Praise God for godly parents, homeschooling or otherwise, who are dedicated to raising their children according to God’s wisdom and leadership. I am so encouraged by your post because it shows me that there are many who believe that God is sufficient to meet all our needs. Too often, even christian circles endorse secular wisdom. They don’t believe that God still speaks, so when a crisis or dilemma comes, they’d rather listen to gurus instead of listening at Jesus’ feet. That is why I appreciate your post. Indeed, the Lord wants to be deeply involved in our lives.

  • Liz

    I was not able to attend this year’s conference as too many things happened the first week of September. ?

    Great insight you shared here. And I agree that there is a deeper purpose on why parents are called to homeschool.

  • Michi

    My son goes to traditional school and magtutor lang hindi na madali, how much more kung maging homeschool teacher pa ko. Kudos to you!

  • Peachy @ The Peach Kitchen

    I think that’s what makes homeschooling more difficult. It’s because you have to homeschool according to your children’s needs and capabilities and each child is different so you have to find a method that’s effective for each child.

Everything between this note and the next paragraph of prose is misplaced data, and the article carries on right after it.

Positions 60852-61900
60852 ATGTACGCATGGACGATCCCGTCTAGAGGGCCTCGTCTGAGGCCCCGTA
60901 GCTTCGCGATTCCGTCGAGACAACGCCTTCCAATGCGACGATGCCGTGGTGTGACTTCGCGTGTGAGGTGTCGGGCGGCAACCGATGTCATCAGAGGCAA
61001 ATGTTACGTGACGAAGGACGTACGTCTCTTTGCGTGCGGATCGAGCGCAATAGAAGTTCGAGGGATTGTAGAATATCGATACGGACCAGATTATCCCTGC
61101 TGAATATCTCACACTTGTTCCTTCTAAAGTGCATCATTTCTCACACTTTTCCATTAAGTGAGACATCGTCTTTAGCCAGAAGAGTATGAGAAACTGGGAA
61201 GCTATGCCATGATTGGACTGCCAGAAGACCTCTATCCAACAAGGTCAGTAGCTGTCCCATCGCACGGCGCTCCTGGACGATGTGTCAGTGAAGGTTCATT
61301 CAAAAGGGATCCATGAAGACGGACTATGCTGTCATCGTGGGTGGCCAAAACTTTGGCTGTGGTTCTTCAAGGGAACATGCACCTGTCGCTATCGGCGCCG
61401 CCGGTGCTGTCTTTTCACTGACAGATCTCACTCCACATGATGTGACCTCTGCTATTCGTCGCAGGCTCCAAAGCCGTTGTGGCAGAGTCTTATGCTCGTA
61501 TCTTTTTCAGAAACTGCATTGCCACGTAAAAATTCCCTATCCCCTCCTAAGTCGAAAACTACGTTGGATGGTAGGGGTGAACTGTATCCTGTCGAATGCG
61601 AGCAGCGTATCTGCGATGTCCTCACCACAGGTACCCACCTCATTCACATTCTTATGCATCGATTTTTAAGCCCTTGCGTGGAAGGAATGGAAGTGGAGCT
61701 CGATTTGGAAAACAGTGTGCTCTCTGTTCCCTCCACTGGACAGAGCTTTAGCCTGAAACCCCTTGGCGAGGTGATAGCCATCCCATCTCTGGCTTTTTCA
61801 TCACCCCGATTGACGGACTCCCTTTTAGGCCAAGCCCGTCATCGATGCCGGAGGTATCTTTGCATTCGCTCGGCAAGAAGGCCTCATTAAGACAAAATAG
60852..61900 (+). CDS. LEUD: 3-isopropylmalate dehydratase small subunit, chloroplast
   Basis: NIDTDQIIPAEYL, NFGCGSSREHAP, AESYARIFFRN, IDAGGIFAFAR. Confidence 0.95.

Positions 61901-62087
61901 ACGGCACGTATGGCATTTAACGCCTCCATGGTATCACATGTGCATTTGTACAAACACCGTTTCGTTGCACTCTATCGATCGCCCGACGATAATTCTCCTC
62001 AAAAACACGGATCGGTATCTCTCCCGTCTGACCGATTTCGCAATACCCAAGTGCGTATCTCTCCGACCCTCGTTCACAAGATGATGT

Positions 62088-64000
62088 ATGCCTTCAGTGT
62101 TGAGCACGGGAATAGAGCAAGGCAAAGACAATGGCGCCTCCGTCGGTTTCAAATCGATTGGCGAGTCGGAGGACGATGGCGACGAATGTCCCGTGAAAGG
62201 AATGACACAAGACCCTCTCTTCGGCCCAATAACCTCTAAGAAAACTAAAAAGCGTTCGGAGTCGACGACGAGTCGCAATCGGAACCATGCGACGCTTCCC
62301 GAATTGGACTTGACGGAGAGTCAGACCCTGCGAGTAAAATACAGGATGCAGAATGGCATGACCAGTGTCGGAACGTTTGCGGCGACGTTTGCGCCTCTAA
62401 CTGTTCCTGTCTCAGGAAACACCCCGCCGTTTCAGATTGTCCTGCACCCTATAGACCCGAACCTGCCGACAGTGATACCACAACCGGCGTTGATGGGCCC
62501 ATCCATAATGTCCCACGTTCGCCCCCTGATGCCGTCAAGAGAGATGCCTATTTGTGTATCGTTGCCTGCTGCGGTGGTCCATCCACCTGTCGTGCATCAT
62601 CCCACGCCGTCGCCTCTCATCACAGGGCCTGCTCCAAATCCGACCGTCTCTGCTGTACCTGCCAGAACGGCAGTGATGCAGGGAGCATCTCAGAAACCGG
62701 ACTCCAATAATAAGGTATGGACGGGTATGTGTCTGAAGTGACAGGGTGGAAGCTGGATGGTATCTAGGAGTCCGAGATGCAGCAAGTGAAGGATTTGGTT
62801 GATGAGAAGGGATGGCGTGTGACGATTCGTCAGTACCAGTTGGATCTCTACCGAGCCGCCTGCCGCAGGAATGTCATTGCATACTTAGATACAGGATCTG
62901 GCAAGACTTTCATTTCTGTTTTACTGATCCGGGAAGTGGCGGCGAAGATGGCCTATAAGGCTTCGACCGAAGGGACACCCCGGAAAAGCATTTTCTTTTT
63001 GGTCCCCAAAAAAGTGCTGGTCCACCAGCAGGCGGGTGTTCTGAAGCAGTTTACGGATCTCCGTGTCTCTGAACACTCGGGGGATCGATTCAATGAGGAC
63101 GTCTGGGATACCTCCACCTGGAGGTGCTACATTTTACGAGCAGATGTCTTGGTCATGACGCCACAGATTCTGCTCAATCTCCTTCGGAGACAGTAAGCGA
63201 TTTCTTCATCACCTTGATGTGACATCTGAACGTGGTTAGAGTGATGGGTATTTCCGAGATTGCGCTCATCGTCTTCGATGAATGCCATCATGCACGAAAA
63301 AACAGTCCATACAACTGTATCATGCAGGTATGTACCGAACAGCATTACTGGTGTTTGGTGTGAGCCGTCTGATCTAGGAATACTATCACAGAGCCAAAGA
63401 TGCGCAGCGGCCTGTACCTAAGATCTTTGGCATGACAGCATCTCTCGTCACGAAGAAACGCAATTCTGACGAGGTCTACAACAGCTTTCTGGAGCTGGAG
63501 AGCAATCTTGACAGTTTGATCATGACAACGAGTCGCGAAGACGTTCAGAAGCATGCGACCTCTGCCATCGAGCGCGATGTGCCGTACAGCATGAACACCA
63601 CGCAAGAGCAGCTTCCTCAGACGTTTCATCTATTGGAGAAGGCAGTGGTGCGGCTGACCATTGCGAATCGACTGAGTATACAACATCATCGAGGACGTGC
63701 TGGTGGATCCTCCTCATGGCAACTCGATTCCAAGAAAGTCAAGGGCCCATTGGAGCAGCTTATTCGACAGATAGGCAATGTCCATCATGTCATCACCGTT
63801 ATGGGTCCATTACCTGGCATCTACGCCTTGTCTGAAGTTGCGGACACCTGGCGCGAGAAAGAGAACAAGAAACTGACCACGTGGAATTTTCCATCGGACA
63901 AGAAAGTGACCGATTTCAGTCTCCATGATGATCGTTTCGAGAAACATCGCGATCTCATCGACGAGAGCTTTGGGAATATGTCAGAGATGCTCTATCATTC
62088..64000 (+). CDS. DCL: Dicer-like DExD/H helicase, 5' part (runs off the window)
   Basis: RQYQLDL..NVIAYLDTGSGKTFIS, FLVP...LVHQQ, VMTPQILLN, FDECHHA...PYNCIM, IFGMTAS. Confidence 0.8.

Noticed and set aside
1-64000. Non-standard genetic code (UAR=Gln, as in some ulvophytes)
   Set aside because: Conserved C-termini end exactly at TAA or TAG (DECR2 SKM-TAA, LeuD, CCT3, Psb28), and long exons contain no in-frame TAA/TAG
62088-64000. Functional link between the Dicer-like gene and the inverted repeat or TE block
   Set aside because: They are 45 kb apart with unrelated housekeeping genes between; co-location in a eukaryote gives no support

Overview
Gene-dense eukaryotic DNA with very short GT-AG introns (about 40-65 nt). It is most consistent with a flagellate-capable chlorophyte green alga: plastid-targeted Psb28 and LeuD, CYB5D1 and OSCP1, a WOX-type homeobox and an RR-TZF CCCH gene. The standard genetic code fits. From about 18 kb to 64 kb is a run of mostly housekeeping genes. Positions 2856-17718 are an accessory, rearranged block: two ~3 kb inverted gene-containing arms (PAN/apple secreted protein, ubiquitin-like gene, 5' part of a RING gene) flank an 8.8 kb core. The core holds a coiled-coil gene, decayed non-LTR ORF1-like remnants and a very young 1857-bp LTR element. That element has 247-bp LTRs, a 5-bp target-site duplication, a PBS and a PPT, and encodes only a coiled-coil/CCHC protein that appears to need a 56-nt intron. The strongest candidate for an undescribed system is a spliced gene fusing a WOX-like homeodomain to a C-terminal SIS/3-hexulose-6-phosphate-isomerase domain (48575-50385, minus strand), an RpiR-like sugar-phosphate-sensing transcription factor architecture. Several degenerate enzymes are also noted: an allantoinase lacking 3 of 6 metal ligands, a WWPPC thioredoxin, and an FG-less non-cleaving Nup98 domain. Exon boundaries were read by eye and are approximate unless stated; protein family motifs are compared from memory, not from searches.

• Janice

    I loved listening to Dawn and Marla too. I actually got my biggest takeaway from Dawn and I now also stalk Marla on IG. Hahaha! It was nice seeing you at the PHC. Too bad it was just for a short while though.

  • Mumwrites

    I have read many homeschooling stories and I absolutely doff my hat to the dedicated parents. One of the things I love about it is that you can fashion your homeschooling style or technique based on your child’s interests and passion. Although my son is now attending a traditional school, I am not entirely closing my doors to homeschooling him one day.

  • Owen ponce

    Giving a lot of room for improvement about my kids education,I am one by one taking down notes ,from this article

Leave a Reply

Your email address will not be published. Required fields are marked *

This site uses Akismet to reduce spam. Learn how your comment data is processed.